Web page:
Second Semmelweis CEE Conference

2017.03.16.

The second Semmelweis CEE Conference on Hospital Hygiene and Patient Safety was held last week in Budapest. HandInScan was one of the main sponsors of the conference, we are really proud that we can support such a high profile professional event. Main topic of the conference was Communication; why communication is important in infection control, and what we should know about it? Let us pick some interesting ideas presented at the event. Didier Pittet: “Adapt to adopt” “If you want people to adapt a new strategy, you need to let them adopt it. Adopt it to their resources, their believes,… Read more

Ignaz Semmelweis

2017.03.09.

The Semmelweis Scanner was named in honor of the Hungarian physician, Ignaz Semmelweis. Now, giving you a brief summary who was he, and why are we so proud of his legacy. Ignaz Semmelweis was born in 1818, Budapest, Hungary (then part of the Austro-Hungarian Empire) [1]. After finishing his schooling at the University of Pest, he travelled to Vienna to start a law school. Soon after his arrival, he became so attracted to medicine that he decided to change to medical school. Vienna Medical School was already one of the world leading centers at that time. He received Master’s degree… Read more

Evolution of hand hygiene assessment tools

2017.03.02.

From UV-lamps through black boxes to the Semmelweis Scanner In our previous posts, we described what the fluorescent trial is, and when it should be applied. The conclusion was that the fluorescent trial is a quick and cost-effective solution, it is microbiologically validated, and these facts make it a great educational tool. Once we decided that it is a method for us to apply, what are the commercially available solutions? How do these systems differ in availability, capabilities and price? The minimal requirements for the fluorescent trial are a UV-lamp and fluorescent dye containing ABHR (alcohol-based handrub). We previously summarized… Read more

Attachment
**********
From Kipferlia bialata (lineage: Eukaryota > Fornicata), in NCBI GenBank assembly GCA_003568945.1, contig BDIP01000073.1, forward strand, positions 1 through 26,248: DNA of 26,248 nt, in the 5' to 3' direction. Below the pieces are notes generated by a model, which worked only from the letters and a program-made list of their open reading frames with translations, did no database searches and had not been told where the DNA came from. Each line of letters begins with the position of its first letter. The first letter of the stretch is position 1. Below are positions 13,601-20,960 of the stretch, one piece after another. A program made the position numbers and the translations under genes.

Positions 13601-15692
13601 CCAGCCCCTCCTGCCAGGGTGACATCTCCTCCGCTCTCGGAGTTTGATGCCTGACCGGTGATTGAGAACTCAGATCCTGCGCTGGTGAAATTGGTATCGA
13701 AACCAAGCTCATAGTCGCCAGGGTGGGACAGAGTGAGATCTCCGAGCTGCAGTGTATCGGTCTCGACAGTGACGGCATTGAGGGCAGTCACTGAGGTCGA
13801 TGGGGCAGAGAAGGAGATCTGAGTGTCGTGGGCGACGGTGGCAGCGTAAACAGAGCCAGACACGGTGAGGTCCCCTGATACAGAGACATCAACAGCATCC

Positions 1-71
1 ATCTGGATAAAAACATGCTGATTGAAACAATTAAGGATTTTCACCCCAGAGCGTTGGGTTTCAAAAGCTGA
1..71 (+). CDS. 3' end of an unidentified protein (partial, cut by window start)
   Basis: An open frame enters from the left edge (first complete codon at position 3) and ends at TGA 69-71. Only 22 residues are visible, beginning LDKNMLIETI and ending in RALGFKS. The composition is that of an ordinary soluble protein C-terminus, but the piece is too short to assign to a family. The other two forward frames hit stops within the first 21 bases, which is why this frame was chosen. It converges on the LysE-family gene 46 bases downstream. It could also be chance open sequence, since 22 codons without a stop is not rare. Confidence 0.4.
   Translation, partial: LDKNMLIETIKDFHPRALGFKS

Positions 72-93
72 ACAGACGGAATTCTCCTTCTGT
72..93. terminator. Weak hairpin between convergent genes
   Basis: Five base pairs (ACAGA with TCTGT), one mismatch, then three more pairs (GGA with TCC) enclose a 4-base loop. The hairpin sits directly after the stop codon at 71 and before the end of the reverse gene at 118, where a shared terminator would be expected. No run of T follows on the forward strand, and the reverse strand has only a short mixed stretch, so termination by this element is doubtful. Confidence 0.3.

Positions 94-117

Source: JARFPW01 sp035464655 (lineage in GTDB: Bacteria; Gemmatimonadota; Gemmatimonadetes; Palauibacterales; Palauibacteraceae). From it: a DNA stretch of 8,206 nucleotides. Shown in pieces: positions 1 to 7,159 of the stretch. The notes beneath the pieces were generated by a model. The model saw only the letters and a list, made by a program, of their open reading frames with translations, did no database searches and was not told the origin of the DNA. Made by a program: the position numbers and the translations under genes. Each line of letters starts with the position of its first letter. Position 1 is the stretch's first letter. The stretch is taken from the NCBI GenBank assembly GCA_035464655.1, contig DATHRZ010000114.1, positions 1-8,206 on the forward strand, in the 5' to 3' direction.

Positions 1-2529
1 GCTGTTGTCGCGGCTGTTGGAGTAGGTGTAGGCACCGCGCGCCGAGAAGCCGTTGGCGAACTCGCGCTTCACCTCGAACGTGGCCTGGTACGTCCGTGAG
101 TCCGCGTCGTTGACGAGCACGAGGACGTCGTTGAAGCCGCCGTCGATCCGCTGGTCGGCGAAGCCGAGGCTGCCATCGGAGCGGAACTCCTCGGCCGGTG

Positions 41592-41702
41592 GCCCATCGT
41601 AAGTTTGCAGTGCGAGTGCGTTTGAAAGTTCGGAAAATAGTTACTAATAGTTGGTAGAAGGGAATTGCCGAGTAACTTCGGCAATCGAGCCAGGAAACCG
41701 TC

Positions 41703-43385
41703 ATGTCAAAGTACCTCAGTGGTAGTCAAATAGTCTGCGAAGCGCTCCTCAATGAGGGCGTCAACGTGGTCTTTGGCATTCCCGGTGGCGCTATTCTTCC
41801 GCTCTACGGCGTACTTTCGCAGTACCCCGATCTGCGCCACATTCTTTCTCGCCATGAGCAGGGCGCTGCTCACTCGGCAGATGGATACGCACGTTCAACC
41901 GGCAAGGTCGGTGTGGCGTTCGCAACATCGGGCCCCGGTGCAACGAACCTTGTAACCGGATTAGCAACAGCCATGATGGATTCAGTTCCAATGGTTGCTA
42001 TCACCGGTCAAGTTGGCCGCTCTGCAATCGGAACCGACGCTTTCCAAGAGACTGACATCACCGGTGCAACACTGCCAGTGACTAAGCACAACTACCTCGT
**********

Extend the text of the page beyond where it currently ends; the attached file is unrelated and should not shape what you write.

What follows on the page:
Why direct observation is not often objective?

2017.02.23.

Our last post addressed the Hawthorne effect, which refers to the tendency of people behaving differently when they know that they are being observed. In IPC, this leads to the overestimation of the hand hygiene compliance values [1]. Unfortunately, the Hawthorne effect is not the only bias, that can modify the results of direct observation of hand hygiene. We describe now a few more. Observer bias is often confused with the Hawthorne effect or observer effect, but it is quite different. While the Hawthorne effect describes the change of the observed person’s behavior, the observer bias is independent from the… Read more